A month on from the close of 2020 official final numbers for different territories continue to be announced in the industry trade press. Regardless of the final individual numbers one thing is clear, no market remained unscathed. No headline made this more apparent than that announcing official Japanese figures in Variety earlier this week: “Japan Box Office Falls by (Only) 45% in 2020, Data Shows”. That qualifying “(Only)” both a celebration of the Japanese box office’s resilience, as the global market with the smallest box office deficit year-on-year, and a stark reminder of the devastation wrought on the theatrical industry around the world if a 45% loss was the best-case scenario.
But amid the constant roll-out of individual market data another change brought by the pandemic impact has gone largely overlooked: how the crisis has reframed global box office proportionately.
The pie charts above and below show the proportional representation of global box office regions in 2020 and 2019, respectively. Within each region the biggest contributing markets are also represented.
Two stories are immediately evident. The first, and most obvious, is the continued and dynamic power shift to Asia Pacific. For the first time, the Asia Pacific region represented over 50% of the global box office in 2020. This is up over nine percentage points from 41% in 2019 (a year-on-year rise of 22.4%). The three biggest international territories in 2020 were all Asia Pacific markets: China, Japan and South Korea.
However, while China, as expected, delivered the biggest portion (more than half) of the Asia Pacific result, becoming the #1 global market for the first time as previously reported, it was Japan that offered the biggest proportional growth, up 103% year-on-year compared to a 15% improvement for China. Japan was up over six percentage points (from 6% of global box office in 2019 to an astonishing 12.2% in 2020).
The Asian growth as a proportion of box office was offset by the shrinking representation of Domestic and Latin American box office. Domestic box office fell nearly 29% (and nearly nine percentage points) from 30.6% of global box office in 2019 to just 21.8% in 2020. Latin America experienced the biggest year-on-year drop (33.8%) as it fell two and a half percentage points from 7.4% to 4.9%.
The second story is subtler: the relative stability of the Europe, Middle East and Africa (EMEA) region within global representation. Despite the significant box office impact felt locally across multiple lockdowns, EMEA actually represented a slightly higher proportion of global box office in 2020 (23.1%) than is had in 2019, rising just over two percentage points (or 10% year-on-year). Within this region, France, Germany, Russia, and the Netherlands (the market with the smallest year-on-year loss in the EMEA region) all saw their proportions of global box office rise year-on-year. Italy and Spain remained on par with the previous year’s performance. However, UK/Ireland saw its proportion slip from 4.6% to 4.2%.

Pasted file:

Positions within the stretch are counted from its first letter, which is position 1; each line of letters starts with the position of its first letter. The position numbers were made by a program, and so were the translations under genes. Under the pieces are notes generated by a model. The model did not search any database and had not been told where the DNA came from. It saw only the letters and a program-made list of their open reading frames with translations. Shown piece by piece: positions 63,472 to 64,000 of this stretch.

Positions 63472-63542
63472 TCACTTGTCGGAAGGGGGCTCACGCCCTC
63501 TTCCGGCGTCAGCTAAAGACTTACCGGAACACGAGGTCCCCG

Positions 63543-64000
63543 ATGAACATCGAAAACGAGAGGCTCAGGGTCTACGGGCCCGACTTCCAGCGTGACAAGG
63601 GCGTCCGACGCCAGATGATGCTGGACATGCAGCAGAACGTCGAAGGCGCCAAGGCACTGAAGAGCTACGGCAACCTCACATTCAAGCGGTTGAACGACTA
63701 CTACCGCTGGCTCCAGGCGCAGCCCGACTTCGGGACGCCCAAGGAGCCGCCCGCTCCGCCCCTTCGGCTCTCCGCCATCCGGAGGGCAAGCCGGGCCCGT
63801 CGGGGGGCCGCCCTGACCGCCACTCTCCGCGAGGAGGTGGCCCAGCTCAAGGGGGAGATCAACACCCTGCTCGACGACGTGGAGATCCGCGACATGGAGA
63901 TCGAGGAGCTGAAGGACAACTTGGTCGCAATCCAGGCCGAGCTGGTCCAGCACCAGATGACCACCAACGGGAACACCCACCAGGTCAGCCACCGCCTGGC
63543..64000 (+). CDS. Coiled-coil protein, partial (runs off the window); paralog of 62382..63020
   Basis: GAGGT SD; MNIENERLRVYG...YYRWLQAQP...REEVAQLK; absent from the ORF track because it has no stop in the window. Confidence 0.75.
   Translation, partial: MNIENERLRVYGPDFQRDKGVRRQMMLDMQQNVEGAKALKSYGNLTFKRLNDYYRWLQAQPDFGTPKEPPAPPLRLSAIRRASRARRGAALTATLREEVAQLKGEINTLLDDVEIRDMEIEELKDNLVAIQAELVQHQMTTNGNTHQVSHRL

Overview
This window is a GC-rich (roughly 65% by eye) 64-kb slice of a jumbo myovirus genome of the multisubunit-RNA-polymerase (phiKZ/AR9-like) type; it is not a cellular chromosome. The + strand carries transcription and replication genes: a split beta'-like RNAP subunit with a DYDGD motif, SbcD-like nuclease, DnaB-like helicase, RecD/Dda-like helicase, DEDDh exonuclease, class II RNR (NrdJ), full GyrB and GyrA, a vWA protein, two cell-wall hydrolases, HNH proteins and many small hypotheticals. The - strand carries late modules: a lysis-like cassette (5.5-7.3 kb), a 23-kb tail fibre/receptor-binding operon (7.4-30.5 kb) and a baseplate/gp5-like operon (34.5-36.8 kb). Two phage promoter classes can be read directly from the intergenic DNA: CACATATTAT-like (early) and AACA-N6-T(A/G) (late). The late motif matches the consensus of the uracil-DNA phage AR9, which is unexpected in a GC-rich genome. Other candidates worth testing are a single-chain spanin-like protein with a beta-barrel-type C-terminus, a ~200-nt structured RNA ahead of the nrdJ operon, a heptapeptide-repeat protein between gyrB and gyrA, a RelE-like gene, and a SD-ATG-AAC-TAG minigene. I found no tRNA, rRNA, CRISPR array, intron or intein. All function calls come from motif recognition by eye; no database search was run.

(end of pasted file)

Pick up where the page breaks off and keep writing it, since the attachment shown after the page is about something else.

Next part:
This shows that while box office was impacted in all markets there was a disproportionate impact on some markets: including Domestic, Latin America and UK/Ireland. There are likely a number of, often overlapping, reasons for this: a country’s handling of the response to the pandemic which may have more greatly impacted consumer confidence; a disproportionate reliance on Hollywood and other US product with an audience traditionally less engaged with local and/or arthouse/independent content; and longevity of closures. But these reasons alone may not present the full picture. The Domestic and UK markets undeniably over-rely on Hollywood content, but so does Australia which saw its proportion of global box office rise from 2.2% to 2.7% in 2020. Latin America has suffered some of the longest closures of any market around the world (Chile and Peru remain closed over 10 months from initial closure), but China was closed a full six months – far longer than many others.
As more and more Hollywood titles are further delayed the power shift to Asia Pacific is likely to continue this year. Gower Street is currently estimating Domestic box office for 2021 to reach approximately $6 billion if there are no significant further changes to the calendar (which, of course, there will be). The Domestic market is already tracking 93% behind both 2020 business and an average of business for the previous three years (2017-2019). In contrast, China (as of last weekend) was tracking 41% ahead of 2020 and on par with the average of the previous three years. If Chinese cinemas can remain open then, with Chinese New Year fast approaching on February 12 and bringing a plethora of local content for audiences to celebrate it, the new #1 global market and the Asia Pacific region will get a major head-start in 2021.
This article was originally published in Screendollars’ newsletter #153 (February 1, 2021).